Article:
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can be defi­ned as micro­bi­al cells adhe­rent to a living or non-living sur­face, which are embed­ded wit­hin a self-pro­du­ced matrix of extra-cel­lu­lar poly­me­ric sub­s­tan­ces (EPS). pro­vi­des tole­ran­ce to anti­mi­cro­bi­al agents and can result in per­sis­tent inflamma­ti­on and infec­tion. [1,2]

is a huge problem:

  • It’s pre­sent in at least 78 % of chro­nic wounds [3].
  • It’s dif­fi­cult to eradicate.
  • It delays wound healing [4,5].

Bio­film ope­ra­tes in a wound in three dif­fe­rent modes:

1. DEFENCE MODE

EPS shiel­ds micro-orga­nisms from anti­bio­tics, anti­sep­tics and the host’s immu­ne response.[2] This bio­film-spe­ci­fic defence and the ina­bi­li­ty to bre­ach the EPS matrix con­tri­bu­tes to a chro­nic inflamma­to­ry sta­te in the wound envi­ron­ment. 1

2. RECOVERY MODE

Bio­film is dif­fi­cult to remo­ve com­ple­te­ly as it is atta­ched to the wound bed. Bio­film can reform in as litt­le as 24h, even fol­lowing aggres­si­ve debri­de­ment [6]. To pre­vent bio­film refor­ma­ti­on, effec­ti­ve long-las­ting anti­mi­cro­bi­al pro­tec­tion is nee­ded [6].

3. ATTACK MODE

Bio­film can spread and form new colo­nies by con­stant­ly releasing micro-orga­nisms from the matu­re bio­film struc­tu­re [7]. This can incre­a­se the risk of cross-infec­tion both wit­hin the wound and in the sur­roun­ding environment.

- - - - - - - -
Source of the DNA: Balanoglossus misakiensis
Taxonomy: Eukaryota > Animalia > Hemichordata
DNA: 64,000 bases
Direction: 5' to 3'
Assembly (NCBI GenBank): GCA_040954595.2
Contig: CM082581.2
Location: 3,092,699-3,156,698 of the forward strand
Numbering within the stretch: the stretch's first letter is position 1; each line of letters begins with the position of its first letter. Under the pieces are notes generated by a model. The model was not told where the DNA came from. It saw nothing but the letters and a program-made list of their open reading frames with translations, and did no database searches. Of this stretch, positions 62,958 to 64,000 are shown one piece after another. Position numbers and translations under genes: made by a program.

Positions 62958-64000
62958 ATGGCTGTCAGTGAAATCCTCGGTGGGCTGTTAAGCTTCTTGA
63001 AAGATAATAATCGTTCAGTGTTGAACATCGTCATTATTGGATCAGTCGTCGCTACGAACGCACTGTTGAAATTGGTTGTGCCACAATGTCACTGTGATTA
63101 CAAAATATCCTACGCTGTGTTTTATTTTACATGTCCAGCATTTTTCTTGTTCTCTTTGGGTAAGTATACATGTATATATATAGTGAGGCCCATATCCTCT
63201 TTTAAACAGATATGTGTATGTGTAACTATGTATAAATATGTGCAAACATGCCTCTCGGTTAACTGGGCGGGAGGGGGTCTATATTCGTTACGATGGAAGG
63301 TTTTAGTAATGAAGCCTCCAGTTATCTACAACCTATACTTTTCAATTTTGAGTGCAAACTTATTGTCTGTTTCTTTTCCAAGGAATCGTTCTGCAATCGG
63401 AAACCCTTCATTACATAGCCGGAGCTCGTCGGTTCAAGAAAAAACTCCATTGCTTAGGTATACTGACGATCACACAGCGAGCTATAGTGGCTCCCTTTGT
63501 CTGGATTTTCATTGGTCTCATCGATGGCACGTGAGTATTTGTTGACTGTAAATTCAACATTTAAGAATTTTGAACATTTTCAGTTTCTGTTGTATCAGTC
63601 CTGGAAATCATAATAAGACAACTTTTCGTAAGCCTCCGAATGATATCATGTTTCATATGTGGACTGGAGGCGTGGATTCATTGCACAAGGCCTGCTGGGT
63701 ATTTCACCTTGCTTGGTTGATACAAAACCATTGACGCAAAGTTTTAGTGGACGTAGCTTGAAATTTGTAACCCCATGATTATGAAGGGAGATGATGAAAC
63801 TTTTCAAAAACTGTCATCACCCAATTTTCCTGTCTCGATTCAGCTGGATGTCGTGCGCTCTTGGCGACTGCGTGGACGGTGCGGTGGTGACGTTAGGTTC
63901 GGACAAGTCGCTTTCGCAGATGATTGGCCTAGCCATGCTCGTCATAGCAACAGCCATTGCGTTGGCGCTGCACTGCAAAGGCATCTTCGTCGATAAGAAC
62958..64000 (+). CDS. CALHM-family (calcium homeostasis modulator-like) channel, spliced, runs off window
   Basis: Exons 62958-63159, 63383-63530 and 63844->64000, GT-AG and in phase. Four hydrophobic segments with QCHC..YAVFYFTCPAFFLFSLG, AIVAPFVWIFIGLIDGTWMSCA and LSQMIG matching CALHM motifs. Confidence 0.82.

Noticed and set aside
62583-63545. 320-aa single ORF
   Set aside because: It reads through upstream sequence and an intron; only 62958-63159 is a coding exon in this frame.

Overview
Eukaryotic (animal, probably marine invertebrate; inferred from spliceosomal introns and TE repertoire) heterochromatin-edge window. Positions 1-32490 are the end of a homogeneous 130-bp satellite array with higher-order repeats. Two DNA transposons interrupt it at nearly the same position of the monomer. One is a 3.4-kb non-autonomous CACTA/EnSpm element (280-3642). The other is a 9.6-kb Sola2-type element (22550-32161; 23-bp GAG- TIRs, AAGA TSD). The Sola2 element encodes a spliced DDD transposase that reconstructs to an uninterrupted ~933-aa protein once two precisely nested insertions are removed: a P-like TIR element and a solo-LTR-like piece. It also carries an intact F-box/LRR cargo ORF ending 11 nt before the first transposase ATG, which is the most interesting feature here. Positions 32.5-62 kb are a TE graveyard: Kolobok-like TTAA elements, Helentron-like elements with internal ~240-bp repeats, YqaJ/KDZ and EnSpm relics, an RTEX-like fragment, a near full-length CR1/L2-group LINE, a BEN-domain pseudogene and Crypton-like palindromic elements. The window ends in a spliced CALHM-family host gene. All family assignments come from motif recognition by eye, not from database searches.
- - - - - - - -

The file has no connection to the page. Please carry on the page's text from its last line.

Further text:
[1] Gur­ja­la AN et al. Deve­lo­p­ment of a novel, high­ly quan­ti­ta­ti­ve in-vivo model for the stu­dy of bio­film-impai­red cuta­ne­ous wound healing. Wound Rep Reg (2011) 19 400–410.
[2] Hall-Stood­ley LI et al. Towards dia­gnostic gui­de­li­nes for bio­film-asso­cia­ted infec­tions. FEMS Immu­nol Med Micro­bi­ol. 2012; 65:127–145.
[3] Malo­ne M et al. 2017. The pre­va­lence of bio­film in chro­nic wounds: a sys­te­ma­tic review and meta-ana­ly­sis of publis­hed data. JWC; 20–25.
[4] Hur­low, J., Couch, K., Lafo­ret, K., Bol­ton, L., Met­calf, D. et al. (2015). Cli­ni­cal Bio­films: A Chal­len­ging Fron­tier in Wound Care. Advan­ces in Wound Care, 4(5). 295–301.
[5] Met­calf, Bow­ler. Bio­film delays would healing: a review of the evi­dence. Burns Trau­ma 2013; 1: 5–12.
[6] Wol­cott RD et al. Bio­film matu­ri­ty stu­dies indi­ca­te sharp debri­de­ment opens a time depen­dent the­ra­peu­tic win­dow. J Wound Care. 2010; 19: 320–328.
[7] Cos­ter­ton JW, Ste­wart PS, Green­berg EP. Bac­te­ri­al Bio­films: A Com­mon Cau­se of Per­sis­tent Infec­tions. 1999: 284 Science.